The dynamics at play in 1517 are not far from those that shaped the transformations of Egypt after Morsy’s election in 2012. His prevailing over the army’s candidate Ahmed Shafiq in the presidential run-off and his series of defiant measures coupled with a virulent anti-army mood in the streets (following a disastrous year of army-led transition) sounded like the end of an era for the army. But like the Mamluks five centuries ago, the Egyptian generals were far from defeated. Since taking power in 1952, the army has replicated the Mamluk’s playbook by putting its stamp on every corner of the Egyptian State. Following Sadat’s liberal economic policies in the 1970s and the signing of the peace-treaty with Israel in 1979, the Egyptian army has increasingly turned into a business giant controlling diverse strategic parts of the country’s economy. Morsy and the Muslim Brotherhood were aware of this and like the Ottomans chose to accommodate the powerful military cast. In fact, the two arch-enemies had entered into some sort of agreement way before the islamist victory in the legislative and presidential elections. Yet again, defeat at the hand of an implacable enemy wasn’t enough to destroy the military power, well entrenched into the fabric and the DNA of the state.
In fact, history has shown that it is very often from within that the real danger loom for the military oligarchy in Egypt. The Mamluks rejected dynastic rule. In theory any emir was eligible to become Sultan and the election of one of them by the others was understood to imply that the Sultan was committed to safeguarding their interests. The Mamluk system was based upon a collegial rule (very similar to the early years of the Free Officers movement) where the sultan, the first among equals, was propped up by his emirs. Nevertheless, several rulers attempted to establish a dynasty. Among them were Qala’un (1279-1290) and his son Al-Nasser Muhammad (1293-1341) who established the Qalawunid house. The Qalawunid era was a period of protracted strife between disgruntled emirs leading to a general weakening of the state and the economy. This lead the Circassian faction of the Mamluks to seize power from the Turkish one in 1382 and reboot the Mamluk system which had strayed away from its original idea and fallen into moral decay. This capacity to “kill the father” allowed the Mamluk state to continue for another 135 years.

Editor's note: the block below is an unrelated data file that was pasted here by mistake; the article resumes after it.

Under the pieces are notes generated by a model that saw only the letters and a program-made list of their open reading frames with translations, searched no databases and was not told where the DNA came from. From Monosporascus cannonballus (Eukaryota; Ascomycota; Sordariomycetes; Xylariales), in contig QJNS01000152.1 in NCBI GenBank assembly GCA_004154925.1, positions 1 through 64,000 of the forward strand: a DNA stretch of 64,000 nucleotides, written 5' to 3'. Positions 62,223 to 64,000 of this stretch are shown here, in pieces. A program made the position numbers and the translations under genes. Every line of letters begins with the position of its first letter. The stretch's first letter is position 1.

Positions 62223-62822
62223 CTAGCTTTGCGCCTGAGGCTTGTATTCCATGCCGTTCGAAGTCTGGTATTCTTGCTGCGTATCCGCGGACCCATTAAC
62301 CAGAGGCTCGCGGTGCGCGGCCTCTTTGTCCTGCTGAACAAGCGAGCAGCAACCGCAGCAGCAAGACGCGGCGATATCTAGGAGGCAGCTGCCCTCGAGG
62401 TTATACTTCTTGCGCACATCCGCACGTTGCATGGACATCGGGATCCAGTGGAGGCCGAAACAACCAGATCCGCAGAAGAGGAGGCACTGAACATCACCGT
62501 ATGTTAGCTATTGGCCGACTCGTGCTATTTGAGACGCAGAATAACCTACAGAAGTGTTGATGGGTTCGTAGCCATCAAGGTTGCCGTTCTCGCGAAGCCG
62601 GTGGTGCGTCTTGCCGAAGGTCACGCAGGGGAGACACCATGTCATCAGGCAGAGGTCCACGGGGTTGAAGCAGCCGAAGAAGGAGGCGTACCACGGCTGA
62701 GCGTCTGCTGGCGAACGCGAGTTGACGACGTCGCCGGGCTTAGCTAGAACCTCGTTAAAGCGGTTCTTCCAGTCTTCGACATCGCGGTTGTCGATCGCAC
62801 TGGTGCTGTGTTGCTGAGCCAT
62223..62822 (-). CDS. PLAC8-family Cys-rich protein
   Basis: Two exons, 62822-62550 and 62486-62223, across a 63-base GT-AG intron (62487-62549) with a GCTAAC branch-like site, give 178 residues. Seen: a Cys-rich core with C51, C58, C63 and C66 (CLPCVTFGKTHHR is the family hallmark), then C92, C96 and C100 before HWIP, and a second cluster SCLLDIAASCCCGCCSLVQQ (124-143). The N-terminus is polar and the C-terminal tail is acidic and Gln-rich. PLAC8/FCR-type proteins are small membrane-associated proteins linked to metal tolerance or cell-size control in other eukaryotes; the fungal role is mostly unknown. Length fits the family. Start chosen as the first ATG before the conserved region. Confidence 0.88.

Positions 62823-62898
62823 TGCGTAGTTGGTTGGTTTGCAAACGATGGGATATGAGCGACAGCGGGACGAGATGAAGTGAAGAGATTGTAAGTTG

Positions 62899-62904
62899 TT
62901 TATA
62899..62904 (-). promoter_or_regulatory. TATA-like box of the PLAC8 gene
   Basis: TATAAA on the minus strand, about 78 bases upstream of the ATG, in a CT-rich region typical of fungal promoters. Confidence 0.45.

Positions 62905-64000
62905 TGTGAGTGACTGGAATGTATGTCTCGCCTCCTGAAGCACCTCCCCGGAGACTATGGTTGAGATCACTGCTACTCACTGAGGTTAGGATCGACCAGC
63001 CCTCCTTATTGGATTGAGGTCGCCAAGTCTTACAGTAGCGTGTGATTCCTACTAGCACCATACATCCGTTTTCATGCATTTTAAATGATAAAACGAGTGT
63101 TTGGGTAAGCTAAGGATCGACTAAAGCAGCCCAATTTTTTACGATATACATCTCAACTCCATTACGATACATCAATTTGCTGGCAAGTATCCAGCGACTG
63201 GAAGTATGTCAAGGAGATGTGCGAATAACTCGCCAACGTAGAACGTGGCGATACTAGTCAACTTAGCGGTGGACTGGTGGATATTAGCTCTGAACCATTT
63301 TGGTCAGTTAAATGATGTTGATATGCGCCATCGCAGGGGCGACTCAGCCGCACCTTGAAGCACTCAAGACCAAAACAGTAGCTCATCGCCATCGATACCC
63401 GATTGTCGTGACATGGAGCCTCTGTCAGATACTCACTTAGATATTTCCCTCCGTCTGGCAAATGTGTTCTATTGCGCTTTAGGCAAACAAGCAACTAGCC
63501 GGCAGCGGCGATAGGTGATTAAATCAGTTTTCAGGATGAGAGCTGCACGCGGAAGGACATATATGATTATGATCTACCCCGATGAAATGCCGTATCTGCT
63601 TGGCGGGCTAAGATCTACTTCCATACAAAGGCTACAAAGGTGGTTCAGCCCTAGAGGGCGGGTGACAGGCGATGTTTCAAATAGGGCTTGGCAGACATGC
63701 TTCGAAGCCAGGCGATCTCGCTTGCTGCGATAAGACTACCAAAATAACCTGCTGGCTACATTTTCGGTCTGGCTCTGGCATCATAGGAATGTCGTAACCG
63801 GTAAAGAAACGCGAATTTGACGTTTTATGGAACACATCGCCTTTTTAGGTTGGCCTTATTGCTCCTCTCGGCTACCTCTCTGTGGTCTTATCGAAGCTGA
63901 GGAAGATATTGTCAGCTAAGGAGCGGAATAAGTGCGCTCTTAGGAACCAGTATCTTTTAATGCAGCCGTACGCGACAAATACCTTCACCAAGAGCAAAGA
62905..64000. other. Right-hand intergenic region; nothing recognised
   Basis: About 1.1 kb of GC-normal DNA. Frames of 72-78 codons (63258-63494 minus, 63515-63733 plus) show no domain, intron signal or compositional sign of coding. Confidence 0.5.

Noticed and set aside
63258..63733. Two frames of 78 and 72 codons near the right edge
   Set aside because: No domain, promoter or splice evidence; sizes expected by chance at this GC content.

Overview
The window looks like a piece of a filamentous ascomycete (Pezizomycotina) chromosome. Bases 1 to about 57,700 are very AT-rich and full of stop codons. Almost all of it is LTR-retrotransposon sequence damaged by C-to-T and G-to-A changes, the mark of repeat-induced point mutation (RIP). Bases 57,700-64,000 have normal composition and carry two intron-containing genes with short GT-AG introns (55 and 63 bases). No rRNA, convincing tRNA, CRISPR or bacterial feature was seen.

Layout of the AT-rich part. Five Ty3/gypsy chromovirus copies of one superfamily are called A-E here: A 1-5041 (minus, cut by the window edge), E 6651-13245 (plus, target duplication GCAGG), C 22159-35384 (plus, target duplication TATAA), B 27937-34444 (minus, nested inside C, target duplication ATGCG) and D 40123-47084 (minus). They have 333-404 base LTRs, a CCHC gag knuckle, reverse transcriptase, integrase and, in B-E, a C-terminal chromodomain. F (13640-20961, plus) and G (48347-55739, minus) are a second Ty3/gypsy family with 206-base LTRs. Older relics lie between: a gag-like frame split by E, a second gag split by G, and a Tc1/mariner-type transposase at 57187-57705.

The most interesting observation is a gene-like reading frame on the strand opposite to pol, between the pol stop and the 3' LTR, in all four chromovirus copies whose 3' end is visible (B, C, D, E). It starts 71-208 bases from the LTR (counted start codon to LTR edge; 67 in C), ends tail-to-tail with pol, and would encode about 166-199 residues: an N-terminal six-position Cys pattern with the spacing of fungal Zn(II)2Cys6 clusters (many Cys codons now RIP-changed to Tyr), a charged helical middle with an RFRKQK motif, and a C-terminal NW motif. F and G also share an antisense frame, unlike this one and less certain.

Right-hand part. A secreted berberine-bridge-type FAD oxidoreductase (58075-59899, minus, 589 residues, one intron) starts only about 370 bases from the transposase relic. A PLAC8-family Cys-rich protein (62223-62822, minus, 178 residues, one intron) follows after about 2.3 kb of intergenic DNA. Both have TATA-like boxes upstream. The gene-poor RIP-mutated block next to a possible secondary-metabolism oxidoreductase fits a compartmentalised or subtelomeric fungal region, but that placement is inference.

The allergy towards dynastic rule is also a characteristic of the present Egyptian military oligarchy. When it became more and more apparent that Mubarak was preparing his son Gamal to take over, several critics from within the army began to emerge. The antipathy (with competing business interests in the background) of the top generals towards Gamal was well known and if we put the 2011 events in a larger perspective, the revolution can also be analyzed as a coup against a regime increasingly perceived as decadent. Indeed as the Mamluks turned against the Qalawunids, the Egyptian generals turned against the Mubaraks. Here again the Egyptian military oligarchy knew when to cut loose the gangrenous member. Most importantly, it knows how to reinvent itself. As the Circassian Mamluks renewed the Mamluk system, the Egyptian military demonstrated on these first days of July its ability to reinvent itself. From a moribund, increasingly decried institution at the time of Morsy’s election, it is now presenting itself (with a sizeable following and a new flagship hero in the person of field marshall Al Sissi) as the saviour of the people of Egypt just like the Free Officers in their time.